It's not like the others.
Leonardo da Vinci was known for experimentation and innovation, and the Mona Lisa is no exception. The Renaissance polymath broke with the narrow profile view that characterized many Italian portraits of the time (such as the Portrait of Giovanna degli Albizzi Tornabuoni by Domenico Ghirlandaio), and by including the model's hands, it made her appear more approachable than other portraits.
The portrait is also done in Leonardo's signature sfumato, a soft, smoky focus that eliminates harsh lines and edges, which creates smooth, glowing skin. Beneath this glowing surface, Leonardo da Vinci also demonstrated his newfound understanding of facial musculature. While painting the Mona Lisa, he also studied anatomy by dissecting corpses in the Santa Maria Nuova hospital morgue, which helped him produce the first known anatomical drawing of a smile. “In this work by Leonardo there was such a pleasant smile, it was something more divine to behold than human,” Vasari wrote of the Mona Lisa. “It was nothing but alive.”
disappeared from the Louvre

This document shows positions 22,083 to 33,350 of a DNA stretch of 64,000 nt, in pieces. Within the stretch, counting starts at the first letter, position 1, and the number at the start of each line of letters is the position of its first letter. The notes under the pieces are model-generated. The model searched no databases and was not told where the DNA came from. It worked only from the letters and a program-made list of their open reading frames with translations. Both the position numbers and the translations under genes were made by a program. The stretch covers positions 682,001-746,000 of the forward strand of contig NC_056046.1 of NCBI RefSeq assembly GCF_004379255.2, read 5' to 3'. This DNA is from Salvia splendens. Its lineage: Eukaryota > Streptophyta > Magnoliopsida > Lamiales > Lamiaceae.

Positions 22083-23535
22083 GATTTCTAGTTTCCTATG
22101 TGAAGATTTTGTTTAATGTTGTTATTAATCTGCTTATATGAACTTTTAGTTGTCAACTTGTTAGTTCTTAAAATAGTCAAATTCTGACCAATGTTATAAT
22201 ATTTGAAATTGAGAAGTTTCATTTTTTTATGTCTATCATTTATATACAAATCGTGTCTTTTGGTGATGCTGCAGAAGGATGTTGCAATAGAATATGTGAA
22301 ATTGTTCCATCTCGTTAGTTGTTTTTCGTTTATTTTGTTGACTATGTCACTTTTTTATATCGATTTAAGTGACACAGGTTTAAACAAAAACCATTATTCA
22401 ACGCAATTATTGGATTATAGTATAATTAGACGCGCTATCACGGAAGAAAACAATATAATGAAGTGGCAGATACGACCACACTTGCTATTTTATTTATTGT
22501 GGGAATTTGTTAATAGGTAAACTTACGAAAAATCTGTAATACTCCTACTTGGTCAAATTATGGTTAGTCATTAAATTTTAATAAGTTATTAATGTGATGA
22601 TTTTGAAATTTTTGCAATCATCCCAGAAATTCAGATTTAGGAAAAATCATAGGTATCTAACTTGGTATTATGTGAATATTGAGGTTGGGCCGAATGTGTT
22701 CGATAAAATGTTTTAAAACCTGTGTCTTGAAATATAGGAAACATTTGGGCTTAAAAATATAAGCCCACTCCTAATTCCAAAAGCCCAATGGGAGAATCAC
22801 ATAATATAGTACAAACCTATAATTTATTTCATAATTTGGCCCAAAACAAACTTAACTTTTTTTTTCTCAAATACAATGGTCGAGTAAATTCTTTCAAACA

Despite Vasari's praise, art critics did not begin to praise the painting as a Renaissance masterpiece until the 1860s. The Louvre acquired the painting in 1804, but it did not attract many visitors until 1911, when newspapers placed it. firmly in the public consciousness. That year, Vincenzo Peruggia, an Italian carpenter who worked at the Louvre, decided to steal it by tucking it under his coat and walked out of the museum one day in August. The incident prompted a meeting of the French Cabinet and the resignation of the Louvre's director of paintings. Spurred on by the ensuing newspaper frenzy, museum goers went to see the empty space where the painting hung in the Louvre. Postcards were printed, Mona Lisa dolls were made and marketed, a corset brand was named after her. Even larger crowds came to see it when it was recovered two years later, with over 100,000 people seeing it at the Louvre in just the first two days.